It’s not just about size, Gentlemen!?
By Sabine Ehgoetz
Sabine Ehgoetz currently lives in Toronto where she works as a freelance journalist, foreign correspondent and translator. In December 2005 she will celebrate her first anniversary as a Canadian resident.
“We need more room!” I hear my husband say from behind a huge stack of books that he has been trying desperately to put away for the last hour. I believe this to be an easily solved problem and suggest a visit to IKEA. In fact, I can already see us returning with some new shelves for him and lots of completely useless, yet pretty home accessories for myself.
Shortly afterwards I understand the full meaning of my husband’s comment and realize that the weekend trip to IKEA is not going to happen. He doesn’t have some cheap, easily assembled shelving items in mind – he wants to buy a house! He even has exact preferences in mind. Size is what matters most to him. It should come with at least four bedrooms – one for us, one for guests and two for all his stuff (like computers and music equipment). It also should be detached, so he can make use of those things without causing too much noise disturbance to our future neighbours. And, of course, it should be close to the subway, come with a fireplace and have a finished basement.
I wonder whether he has also come up with any ideas on how on earth we would afford such a place. Quick research on the internet tells me that we are talking about roughly $400,000. No way will the bank give us a mortgage this large, I keep telling myself. I must admit that our current financial situation gives me hope that I will not have to leave our lovely rented condominium.
Since moving in a year ago when we came to live in Canada, I had started to feel really comfortable with “condo-life”. The regular quick trip to the gym downstairs before work was quite convenient and hanging out in the facilities’ whirlpool whenever I felt like it was more luxury than I had ever imagined. We are even able to play indoor golf or invite people over for a bowling party. Plus I have never felt safer than in this complex with its strict security staff and protective door systems.
What else could you possibly ask for? More room apparently, according to my significant other who finds quantity more important than quality. He proudly presents me with what he believes to be a strikingly sound financial plan. We would be able to afford an “upper fixer” – an old, run-down place that could be easily transformed into a dream house with a little work. The handyman in him already pictures himself at his favourite home hardware store where he would buy lots of fancy tools for this home improvement task. I, on the contrary, picture myself 40 years from now – still living in a construction site and begging my husband to finally fix the staircase he had promised to address 39 years ago (unfortunately his work-weeks had just turned out to be too busy and he had really needed the weekends to relax).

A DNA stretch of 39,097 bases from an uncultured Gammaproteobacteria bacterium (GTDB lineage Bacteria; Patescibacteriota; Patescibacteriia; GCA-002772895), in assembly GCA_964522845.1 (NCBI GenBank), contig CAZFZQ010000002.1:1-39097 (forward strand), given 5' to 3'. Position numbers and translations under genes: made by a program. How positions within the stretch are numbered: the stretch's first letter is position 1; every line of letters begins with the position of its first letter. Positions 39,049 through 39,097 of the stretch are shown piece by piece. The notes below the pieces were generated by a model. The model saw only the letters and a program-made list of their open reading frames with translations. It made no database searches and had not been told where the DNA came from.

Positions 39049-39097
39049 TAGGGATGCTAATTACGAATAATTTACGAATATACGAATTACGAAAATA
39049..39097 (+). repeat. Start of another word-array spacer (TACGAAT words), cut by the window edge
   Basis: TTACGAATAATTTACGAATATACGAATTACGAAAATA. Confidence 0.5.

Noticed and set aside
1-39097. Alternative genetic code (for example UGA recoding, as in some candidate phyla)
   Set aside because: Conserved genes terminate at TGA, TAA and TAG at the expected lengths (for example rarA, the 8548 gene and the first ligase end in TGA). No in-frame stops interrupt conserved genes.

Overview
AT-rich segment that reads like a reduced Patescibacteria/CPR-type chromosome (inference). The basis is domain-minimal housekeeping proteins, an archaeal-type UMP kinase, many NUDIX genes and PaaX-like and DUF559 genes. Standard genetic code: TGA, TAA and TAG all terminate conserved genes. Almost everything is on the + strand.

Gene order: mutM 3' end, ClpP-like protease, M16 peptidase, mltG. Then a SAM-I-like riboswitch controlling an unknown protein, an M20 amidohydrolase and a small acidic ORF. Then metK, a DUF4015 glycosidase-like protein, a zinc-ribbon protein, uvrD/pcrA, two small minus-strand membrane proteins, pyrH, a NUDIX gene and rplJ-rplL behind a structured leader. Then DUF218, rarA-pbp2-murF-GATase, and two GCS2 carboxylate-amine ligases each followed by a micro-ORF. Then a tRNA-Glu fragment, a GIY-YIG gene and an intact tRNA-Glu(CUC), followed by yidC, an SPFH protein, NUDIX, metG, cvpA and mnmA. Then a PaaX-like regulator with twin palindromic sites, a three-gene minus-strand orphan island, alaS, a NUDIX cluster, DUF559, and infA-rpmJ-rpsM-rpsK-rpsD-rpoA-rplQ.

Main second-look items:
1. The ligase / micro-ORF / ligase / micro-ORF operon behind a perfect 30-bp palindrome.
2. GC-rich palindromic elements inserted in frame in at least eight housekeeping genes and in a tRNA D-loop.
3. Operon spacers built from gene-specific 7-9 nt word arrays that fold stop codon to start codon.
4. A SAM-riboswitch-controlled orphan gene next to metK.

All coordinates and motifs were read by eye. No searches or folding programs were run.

Sure enough, the first listed property we look at seems like no maintenance had been done since the ‘70s. Luckily, our agent shares my opinion that those upper fixers involve a high risk and might end up costing us much more than we had intended. He also seems to be the only one who truly understands my needs and shows us beautiful, fairly new houses further outside of Toronto. For the same price of this worn down bungalow in North York with its orange-brownish carpets and wooden walls, we could own a mansion, including a pool, in Oshawa or Ajax. Who cares about the 40 minute Go-Train ride into the city each morning if I could make some people overseas envious by sending pictures of me in my own pool? In addition I would feel much safer there than in a house in the middle of the city.
Immediately I start to dream about our social life in a friendly neighbourhood that would allow us to leave the doors unlocked. But my suburban dreams won’t come true, as he dislikes relying on the Go-Train every morning. To be honest, I don’t really want to get up an hour earlier either or live far away from all my new friends in the city. One thing we agree on is that we need easy access to downtown. But does this really mean I have to move into a windy, mould-overgrown, giant shed with a leaking roof?
In the end, it is indeed the bank that comes to my rescue. Having lived outside Canada for years, my husband couldn’t provide a recent tax history. That means we would need ten, not the usual minimum of five percent down-payment – cash we don’t have right now. Therefore, home ownership plans are off the table for another year. A year which I will use wisely to convince him that we should rather buy a nice condo in the city, slightly bigger than our current one – along with some storage systems that would help him to organize his stuff.